BenQ to liquidate cellphone unit
BenQ Corp (明基) will liquidate the German mobile-phone division that it took over from Siemens AG a year ago after the Taiwanese company cut off financing in September and then failed to find a new investor for the unit.
Insolvency proceedings follow the lapse of a three-month period after the Munich-based company filed for bankruptcy protection, said a spokesman for BenQ Mobile insolvency administrator Martin Prager yesterday.
Prager will hold a press conference today to give more details.
Once among the world's top-three phone brands, the handset maker first stumbled under Siemens and then collapsed under BenQ because both owners failed to compete on a global scale with rivals such as Nokia Oyj. The breakdown affects more than 3,000 manufacturing workers and has hurt suppliers from chipmaker Infineon Technologies AG to phone-parts maker Balda AG.
Liquidating BenQ Mobile can only be averted if an investor makes an offer in the next few days, the IG Metall trade union said on Monday. Matthias Jena, who represents the German employees, said he doesn't expect an investor to appear.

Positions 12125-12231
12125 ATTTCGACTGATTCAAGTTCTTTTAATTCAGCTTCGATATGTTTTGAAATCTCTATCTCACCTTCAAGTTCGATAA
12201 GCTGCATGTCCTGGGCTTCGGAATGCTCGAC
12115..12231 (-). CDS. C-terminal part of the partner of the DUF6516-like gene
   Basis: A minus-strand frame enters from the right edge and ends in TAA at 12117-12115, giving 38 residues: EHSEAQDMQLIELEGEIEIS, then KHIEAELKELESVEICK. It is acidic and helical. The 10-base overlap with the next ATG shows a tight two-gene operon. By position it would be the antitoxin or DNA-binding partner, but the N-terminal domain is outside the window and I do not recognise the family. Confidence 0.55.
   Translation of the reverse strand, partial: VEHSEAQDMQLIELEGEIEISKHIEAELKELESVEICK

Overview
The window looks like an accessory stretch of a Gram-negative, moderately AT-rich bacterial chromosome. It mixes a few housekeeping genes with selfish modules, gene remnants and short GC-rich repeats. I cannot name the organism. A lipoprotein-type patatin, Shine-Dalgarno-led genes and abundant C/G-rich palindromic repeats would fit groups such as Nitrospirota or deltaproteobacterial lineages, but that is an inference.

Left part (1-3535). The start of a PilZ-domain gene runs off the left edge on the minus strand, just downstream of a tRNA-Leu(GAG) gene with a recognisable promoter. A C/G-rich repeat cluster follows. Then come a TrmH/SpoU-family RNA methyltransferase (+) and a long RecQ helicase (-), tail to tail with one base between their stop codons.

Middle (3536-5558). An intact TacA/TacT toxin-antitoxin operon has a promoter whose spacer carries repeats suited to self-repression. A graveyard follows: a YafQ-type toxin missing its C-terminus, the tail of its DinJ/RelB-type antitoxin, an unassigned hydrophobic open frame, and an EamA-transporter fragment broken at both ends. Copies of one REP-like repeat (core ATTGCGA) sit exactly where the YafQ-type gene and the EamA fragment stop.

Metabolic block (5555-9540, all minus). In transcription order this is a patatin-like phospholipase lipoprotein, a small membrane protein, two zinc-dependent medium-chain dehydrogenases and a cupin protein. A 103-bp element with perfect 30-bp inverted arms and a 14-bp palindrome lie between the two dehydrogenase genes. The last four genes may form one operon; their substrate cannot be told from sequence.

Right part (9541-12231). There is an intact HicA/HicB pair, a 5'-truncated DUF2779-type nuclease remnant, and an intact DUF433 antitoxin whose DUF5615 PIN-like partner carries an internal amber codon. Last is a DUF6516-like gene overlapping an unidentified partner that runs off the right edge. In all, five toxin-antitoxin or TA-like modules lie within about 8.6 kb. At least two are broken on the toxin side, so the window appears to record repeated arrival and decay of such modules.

In the third quarter of last year, BenQ's global share of the handset market fell to 2.4 percent as it shipped 6.1 million units, according to figures by market researcher Garnter Inc. That compares with a market share of 35.1 percent, or 88.1 million units sold, by industry leader Nokia in the period. BenQ ranked sixth on that list of mobile-phone makers.
Siemens, Europe's largest engineering company, gave up mobile-phone production in 2005 after years of losses. Mobile phones were among Siemens' last consumer products, as the company relies mainly on industrial clients for gear ranging from high-speed trains to energy turbines and medical scanners.
BenQ Mobile, which filed for insolvency protection at the end of September, has said it will axe about two-thirds of its 3,050 jobs in Germany. The company took over a factory in Kamp-Lintfort in western Germany from Siemens. The retreat cost Siemens more than US$1 billion, and the German phone maker also owns a stake of about 2.5 percent in BenQ.
BenQ in October said it posted its biggest loss in five years in the third quarter as it wrote down US$330 million of its investment in the unit it took from Siemens.